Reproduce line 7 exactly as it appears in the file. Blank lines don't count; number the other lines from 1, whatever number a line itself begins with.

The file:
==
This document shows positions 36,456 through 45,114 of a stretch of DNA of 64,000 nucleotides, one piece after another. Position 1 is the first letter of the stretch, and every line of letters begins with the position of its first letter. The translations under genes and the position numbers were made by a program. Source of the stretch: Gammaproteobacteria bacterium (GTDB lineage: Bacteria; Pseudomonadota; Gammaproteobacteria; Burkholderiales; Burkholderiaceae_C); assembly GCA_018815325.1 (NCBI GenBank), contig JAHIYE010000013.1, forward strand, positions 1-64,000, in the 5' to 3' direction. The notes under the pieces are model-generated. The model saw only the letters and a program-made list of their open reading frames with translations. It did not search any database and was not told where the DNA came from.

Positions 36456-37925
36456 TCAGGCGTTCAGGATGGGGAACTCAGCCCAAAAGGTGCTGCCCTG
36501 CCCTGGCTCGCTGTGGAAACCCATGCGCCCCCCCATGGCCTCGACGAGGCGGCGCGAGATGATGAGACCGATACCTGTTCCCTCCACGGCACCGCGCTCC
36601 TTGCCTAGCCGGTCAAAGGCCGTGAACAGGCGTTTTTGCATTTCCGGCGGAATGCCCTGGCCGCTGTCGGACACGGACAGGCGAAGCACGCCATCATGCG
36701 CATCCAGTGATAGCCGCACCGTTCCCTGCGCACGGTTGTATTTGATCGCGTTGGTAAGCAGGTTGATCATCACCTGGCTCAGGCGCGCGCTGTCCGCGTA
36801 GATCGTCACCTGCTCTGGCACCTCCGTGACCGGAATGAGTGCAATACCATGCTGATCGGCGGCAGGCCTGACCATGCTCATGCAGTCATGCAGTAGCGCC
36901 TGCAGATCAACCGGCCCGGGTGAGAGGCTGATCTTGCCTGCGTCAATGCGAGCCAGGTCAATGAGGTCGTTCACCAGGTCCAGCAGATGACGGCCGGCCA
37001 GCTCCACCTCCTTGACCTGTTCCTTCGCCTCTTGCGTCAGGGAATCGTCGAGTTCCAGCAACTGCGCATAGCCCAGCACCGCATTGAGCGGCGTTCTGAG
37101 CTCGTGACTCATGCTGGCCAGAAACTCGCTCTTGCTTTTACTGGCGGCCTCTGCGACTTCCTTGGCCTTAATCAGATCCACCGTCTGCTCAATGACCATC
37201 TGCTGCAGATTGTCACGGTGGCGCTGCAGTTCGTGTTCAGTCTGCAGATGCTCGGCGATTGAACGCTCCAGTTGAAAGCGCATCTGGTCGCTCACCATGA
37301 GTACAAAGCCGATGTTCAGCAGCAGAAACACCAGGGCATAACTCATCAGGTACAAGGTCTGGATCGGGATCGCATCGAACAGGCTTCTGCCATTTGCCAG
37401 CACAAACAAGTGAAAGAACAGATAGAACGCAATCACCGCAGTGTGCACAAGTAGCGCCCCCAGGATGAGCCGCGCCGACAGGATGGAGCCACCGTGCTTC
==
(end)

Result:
36801 GATCGTCACCTGCTCTGGCACCTCCGTGACCGGAATGAGTGCAATACCATGCTGATCGGCGGCAGGCCTGACCATGCTCATGCAGTCATGCAGTAGCGCC